What made the difference? Lots of things. Some nights, I let everything get to me until I reach boiling point, and some nights nothing bothers me. I don't know why. Why can't I always be positive? Why can't every night be like tonight?

Wednesday, January 5, 2011

My Happiness Project: January

A couple days after Christmas, I went to the bookstore in search of a book recommended to me by my sister Cami. The Happiness Project. I found it, bought it (despite the steep hardback pricetag), and read it in a little over 24 hours, as I am apt to do with books I love.

This book changed my life in many ways. The biggest way was to direct me in my New Year's Resolutions. I had been in search of an idea for a 12-month system that changed monthly rather than a do-or-die-all-or-nothing-all-year-long approach. I found what I was looking for in the H. For someone change-oriented like me, whose motivation ebbs and flows from day to day (or is that everyone?) this was a perfect approach. For someone who thrives on charts and lists and checkmarks and visual proof of progress, this was just the thing.

So go read the book. (I have a copy that I'm happy to lend out.) Get it from the library if you don't have $30 to spare. Or get it on Amazon if you are more patience-oriented and spend $12. And don't be one of those lame-oes who hates on New Year's Resolutions, okay? Resolutions rock.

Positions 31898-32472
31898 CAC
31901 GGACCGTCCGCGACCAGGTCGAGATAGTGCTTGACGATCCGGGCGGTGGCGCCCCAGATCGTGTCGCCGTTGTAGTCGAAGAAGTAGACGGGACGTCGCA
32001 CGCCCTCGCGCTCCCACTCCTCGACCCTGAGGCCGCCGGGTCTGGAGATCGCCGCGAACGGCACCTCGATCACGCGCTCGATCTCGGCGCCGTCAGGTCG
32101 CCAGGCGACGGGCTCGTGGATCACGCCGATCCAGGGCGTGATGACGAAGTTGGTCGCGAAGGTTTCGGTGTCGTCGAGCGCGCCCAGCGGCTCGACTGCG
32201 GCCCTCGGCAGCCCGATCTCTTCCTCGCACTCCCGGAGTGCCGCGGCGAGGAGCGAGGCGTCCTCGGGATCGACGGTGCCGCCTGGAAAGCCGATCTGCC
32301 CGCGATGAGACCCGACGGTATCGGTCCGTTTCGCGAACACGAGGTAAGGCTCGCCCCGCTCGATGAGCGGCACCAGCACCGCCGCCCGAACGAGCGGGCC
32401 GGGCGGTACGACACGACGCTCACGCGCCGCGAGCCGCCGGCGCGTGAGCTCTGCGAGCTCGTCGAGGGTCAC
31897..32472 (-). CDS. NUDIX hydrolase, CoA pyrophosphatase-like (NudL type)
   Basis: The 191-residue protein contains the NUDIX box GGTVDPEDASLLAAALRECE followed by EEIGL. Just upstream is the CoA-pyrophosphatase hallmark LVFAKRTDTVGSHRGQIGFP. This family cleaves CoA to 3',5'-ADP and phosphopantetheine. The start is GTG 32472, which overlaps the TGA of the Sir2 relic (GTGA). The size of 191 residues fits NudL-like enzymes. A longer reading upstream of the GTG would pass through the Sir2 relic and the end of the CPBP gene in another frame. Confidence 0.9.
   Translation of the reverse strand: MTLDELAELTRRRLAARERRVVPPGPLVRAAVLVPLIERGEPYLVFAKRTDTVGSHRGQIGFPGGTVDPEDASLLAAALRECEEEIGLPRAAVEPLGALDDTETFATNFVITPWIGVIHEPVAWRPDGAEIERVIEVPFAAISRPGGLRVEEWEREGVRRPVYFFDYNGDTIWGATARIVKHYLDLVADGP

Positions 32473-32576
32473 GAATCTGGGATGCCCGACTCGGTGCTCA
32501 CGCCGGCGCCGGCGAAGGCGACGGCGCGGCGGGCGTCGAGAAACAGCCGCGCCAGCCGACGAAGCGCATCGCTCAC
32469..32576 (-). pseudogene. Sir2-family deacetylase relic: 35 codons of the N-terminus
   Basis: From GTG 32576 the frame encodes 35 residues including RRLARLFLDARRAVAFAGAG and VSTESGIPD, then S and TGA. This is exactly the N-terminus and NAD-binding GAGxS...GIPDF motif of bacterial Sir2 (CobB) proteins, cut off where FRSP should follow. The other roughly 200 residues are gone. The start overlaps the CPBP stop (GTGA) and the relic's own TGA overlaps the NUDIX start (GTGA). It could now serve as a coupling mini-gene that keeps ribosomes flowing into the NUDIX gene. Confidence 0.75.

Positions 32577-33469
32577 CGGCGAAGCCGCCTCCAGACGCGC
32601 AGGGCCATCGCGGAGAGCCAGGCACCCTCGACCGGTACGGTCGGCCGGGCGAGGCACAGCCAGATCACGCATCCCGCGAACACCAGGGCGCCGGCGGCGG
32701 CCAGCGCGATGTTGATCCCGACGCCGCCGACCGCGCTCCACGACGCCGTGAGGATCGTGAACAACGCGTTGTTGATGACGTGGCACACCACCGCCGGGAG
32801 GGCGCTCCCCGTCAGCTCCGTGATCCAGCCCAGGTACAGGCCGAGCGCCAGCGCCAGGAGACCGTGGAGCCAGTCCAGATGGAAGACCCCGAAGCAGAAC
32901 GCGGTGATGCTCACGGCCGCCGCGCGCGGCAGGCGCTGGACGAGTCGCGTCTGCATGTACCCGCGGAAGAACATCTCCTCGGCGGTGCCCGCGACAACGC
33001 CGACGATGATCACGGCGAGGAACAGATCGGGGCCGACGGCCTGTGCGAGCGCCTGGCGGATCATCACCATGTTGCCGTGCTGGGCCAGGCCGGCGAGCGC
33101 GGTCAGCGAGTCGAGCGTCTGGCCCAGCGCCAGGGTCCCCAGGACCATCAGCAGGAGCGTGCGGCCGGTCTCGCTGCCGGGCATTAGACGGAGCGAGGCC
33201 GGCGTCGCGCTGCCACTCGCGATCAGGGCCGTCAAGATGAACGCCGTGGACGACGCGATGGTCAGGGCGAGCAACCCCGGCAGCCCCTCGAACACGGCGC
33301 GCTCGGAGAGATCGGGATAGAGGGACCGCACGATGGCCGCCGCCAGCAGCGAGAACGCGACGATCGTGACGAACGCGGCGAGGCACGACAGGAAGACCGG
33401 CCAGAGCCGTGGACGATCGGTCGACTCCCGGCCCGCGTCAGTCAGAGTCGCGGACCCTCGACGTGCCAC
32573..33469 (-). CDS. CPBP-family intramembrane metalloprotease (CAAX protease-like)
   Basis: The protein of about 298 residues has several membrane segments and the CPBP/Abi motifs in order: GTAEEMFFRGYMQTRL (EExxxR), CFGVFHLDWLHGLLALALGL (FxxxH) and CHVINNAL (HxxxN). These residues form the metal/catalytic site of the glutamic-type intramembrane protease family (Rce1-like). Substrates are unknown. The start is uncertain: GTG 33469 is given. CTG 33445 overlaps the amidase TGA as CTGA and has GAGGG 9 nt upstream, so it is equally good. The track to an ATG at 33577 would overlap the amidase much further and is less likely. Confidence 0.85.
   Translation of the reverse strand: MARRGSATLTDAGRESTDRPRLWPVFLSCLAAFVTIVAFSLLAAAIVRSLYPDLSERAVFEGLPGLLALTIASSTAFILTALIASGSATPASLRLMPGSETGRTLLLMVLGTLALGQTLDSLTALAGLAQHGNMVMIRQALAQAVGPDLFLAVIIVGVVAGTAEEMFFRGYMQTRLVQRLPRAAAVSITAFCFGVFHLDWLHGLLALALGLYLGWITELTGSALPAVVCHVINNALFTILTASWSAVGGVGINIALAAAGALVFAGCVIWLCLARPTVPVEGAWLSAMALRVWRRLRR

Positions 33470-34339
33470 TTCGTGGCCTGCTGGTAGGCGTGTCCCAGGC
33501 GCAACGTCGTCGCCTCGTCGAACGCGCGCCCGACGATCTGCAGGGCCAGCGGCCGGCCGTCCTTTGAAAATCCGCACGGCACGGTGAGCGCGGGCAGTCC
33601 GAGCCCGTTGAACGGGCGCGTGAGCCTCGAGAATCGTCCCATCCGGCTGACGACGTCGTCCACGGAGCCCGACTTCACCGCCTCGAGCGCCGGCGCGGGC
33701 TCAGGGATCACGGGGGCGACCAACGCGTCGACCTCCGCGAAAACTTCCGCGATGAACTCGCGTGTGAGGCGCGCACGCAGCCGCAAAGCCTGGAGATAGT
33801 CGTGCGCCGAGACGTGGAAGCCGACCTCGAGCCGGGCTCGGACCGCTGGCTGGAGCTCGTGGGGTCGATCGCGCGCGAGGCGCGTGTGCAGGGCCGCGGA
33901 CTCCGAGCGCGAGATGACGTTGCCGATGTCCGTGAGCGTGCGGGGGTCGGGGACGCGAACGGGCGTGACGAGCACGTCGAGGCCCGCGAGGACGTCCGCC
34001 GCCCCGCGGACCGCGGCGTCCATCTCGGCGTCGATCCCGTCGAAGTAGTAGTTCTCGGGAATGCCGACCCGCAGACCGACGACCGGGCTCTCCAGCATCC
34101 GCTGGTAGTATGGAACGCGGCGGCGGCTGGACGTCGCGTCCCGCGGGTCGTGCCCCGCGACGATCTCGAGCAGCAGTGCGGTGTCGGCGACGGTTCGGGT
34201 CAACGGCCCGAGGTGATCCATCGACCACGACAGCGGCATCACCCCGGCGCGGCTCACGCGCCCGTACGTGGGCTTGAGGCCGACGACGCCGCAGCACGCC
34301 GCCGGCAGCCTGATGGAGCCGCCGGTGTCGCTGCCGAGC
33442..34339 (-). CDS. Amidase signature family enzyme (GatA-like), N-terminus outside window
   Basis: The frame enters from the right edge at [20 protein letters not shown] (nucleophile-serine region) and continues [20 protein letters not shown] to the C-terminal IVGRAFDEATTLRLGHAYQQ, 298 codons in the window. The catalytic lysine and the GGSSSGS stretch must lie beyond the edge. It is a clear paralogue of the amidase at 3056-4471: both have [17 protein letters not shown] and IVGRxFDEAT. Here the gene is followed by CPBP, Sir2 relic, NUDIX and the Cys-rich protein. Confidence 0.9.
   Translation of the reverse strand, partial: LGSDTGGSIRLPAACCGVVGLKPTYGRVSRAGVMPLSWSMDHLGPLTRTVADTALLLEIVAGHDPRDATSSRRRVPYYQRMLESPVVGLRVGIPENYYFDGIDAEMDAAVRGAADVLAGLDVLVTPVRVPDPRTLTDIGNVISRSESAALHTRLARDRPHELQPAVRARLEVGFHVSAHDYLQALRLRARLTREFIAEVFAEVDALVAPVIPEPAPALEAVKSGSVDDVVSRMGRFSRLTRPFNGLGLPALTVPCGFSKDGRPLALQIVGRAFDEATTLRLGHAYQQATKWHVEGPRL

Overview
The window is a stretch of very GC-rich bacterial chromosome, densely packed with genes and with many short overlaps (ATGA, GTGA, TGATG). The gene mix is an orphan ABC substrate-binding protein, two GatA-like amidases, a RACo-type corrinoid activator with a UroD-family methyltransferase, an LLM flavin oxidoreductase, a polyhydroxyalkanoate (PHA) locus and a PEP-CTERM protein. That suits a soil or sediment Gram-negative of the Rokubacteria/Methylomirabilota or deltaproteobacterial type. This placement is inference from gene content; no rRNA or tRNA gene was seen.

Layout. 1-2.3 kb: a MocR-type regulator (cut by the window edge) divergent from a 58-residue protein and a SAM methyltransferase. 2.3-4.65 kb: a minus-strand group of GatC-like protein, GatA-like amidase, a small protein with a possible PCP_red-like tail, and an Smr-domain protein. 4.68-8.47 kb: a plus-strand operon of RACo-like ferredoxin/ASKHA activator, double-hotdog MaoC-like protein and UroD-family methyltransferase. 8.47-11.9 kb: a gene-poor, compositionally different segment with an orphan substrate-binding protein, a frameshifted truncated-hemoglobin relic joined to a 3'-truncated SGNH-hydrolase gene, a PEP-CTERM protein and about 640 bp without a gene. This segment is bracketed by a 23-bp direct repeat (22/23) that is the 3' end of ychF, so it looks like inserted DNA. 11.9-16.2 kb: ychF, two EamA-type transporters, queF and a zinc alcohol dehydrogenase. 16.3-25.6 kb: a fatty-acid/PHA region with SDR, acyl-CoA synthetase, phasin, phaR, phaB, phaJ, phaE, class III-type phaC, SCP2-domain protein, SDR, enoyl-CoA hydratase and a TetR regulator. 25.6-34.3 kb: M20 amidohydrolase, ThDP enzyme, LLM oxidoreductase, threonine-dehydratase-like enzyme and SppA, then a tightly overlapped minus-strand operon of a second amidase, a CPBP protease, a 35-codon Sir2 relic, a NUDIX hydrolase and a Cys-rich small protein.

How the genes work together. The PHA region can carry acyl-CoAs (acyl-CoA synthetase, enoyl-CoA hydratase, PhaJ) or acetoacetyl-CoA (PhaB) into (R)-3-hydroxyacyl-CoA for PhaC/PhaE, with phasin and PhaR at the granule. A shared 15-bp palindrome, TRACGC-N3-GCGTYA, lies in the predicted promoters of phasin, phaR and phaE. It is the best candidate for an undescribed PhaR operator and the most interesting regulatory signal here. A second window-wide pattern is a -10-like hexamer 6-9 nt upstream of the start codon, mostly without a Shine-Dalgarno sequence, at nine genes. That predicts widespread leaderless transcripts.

Here are mine for the month of January.

~Wake up at 6:15am (this is a work in progress - I'm gradually getting there. Today was 6:40am.)

~Study scriptures for 30 minutes

~Write something every day

~Exercise 5 times a week

~Go to gym (boxing) 3 times a week

~Take a picture (I am doing Becky Higgins' Project Life this year and I LOVE it!)

~15 minutes of housework (put the house to bed)

~Veggie up! (This one is thanks to Cooking Light magazine's awesome 12HH program - check it out!)

So far, so good. I haven't been perfect every day, but I'm not expecting that. I feel so good about the efforts I'm making, and that's enough for me.